Sunday, July 8, 2012

Locker Rooms and Modesty

What goes on in the women's dressing room can tell you a lot about the culture of where you are. In the Seattle area, people dress and undress, unashamed. Nudity is commonplace and expected in a locker room. Nobody pays much attention. All body types of all ages- we don't stare but we change and get on with our business.

Try getting naked in a locker room in, say, Boise Idaho or somewhere in Utah, you would likely get a few sideways glances from red-faced women who bashfully change under large towels or in private changing stalls. In fact, this is how I can spot a fellow Mormon when I go to a pool where I live. She is the only one shyly changing into her one-piece bathing suit in a bathroom stall or underneath a giant towel. I never noticed this phenomenon until Taylor pointed it out to me, but now I can't un-see it.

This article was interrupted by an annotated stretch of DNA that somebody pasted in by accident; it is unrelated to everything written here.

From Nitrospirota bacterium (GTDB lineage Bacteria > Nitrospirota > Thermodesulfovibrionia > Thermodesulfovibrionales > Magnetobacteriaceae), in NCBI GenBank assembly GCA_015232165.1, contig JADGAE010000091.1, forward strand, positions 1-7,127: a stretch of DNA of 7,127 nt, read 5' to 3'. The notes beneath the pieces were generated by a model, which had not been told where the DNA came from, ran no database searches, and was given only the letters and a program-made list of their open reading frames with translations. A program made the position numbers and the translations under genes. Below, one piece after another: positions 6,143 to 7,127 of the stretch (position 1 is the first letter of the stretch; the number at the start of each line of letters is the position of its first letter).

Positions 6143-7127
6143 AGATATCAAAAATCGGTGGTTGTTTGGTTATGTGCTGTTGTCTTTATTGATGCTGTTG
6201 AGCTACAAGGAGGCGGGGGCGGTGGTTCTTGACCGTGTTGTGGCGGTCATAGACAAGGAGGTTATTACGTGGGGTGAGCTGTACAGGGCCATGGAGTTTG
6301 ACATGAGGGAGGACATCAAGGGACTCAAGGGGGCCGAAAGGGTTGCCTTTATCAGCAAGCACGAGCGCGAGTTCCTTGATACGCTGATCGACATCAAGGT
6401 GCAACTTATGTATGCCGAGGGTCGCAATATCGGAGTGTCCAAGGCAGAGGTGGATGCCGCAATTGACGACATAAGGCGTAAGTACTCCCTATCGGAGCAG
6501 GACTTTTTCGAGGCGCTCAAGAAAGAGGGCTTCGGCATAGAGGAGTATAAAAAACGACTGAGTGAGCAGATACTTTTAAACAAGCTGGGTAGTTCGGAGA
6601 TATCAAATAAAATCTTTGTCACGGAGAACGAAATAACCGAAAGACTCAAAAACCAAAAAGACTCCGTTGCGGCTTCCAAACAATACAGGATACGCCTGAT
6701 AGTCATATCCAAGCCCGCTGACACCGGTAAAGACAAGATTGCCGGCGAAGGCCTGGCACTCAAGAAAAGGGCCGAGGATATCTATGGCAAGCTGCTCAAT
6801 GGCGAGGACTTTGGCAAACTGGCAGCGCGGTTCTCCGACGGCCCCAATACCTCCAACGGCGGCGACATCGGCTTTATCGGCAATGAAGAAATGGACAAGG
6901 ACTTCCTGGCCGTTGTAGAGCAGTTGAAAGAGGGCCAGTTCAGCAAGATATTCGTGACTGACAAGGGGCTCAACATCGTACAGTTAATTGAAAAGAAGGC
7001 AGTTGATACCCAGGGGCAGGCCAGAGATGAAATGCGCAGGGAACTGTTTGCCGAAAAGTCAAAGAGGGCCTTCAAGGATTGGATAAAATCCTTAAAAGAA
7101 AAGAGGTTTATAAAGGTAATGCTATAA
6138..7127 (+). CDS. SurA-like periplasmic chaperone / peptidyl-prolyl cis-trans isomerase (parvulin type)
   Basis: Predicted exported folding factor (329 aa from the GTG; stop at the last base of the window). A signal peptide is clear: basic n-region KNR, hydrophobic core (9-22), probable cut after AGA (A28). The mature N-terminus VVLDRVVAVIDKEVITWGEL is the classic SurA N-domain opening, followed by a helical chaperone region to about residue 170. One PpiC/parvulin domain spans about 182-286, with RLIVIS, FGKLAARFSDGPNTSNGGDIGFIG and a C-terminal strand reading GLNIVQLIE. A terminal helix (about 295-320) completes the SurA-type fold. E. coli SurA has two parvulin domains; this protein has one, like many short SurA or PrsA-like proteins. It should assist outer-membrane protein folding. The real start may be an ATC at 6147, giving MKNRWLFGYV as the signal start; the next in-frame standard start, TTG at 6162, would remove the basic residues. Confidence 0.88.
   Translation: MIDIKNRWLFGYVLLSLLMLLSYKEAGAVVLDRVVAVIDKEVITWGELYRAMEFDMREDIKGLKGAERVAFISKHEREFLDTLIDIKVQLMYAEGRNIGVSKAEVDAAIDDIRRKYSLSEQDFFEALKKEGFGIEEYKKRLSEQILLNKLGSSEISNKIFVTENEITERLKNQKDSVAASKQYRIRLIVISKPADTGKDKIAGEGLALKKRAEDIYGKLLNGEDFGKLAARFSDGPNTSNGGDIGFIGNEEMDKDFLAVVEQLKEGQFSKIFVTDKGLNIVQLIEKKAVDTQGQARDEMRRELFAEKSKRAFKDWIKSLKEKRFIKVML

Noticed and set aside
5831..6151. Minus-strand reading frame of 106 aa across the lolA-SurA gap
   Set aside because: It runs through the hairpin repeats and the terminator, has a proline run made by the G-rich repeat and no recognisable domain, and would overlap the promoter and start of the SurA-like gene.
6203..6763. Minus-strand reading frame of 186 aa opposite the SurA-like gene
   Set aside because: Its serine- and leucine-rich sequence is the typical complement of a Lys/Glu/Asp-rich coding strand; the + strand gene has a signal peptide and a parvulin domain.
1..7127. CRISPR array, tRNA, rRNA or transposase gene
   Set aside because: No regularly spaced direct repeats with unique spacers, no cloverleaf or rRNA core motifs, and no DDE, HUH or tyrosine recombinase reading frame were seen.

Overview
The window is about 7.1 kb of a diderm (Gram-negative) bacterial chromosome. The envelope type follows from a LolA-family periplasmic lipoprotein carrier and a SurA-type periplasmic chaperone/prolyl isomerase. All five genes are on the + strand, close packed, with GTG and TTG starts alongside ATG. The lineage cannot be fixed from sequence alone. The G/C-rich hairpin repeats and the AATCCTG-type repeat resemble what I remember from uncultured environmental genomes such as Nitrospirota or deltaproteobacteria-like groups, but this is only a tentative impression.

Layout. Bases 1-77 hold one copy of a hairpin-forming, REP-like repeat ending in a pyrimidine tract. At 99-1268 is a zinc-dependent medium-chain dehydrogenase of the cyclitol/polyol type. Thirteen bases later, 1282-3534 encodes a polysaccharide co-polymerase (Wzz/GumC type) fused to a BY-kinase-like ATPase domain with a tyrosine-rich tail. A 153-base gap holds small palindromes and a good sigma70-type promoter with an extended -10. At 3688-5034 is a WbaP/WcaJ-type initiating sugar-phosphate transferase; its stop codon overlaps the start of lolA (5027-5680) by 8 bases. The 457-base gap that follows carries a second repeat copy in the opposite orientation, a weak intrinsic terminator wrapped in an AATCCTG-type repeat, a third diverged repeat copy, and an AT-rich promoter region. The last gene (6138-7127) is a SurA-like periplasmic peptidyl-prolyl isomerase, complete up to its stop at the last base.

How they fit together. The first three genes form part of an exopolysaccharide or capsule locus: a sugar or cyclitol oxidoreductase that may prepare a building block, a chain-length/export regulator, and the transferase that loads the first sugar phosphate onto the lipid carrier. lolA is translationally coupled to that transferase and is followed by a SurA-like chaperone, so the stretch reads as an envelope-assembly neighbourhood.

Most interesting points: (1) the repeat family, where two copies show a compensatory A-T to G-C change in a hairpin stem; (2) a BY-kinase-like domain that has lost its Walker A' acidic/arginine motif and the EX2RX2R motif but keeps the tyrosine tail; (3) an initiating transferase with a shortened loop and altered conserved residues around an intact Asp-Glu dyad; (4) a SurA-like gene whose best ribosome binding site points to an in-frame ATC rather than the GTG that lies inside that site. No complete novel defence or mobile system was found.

Growing up in Boise, I rarely if ever saw a nude woman. In the locker rooms, we covered ourselves. Showering in the open showers of my middle school without a swimsuit would have been social suicide. The only nudity I was exposed to came in the form of giant Victoria's Secret ads and racy Abercrombie and Fitch posters. It may sound strange, but this culture of "modesty" seemed perfectly normal to me. After all, modesty meant never showing anyone parts of your body that your clothing should cover, right?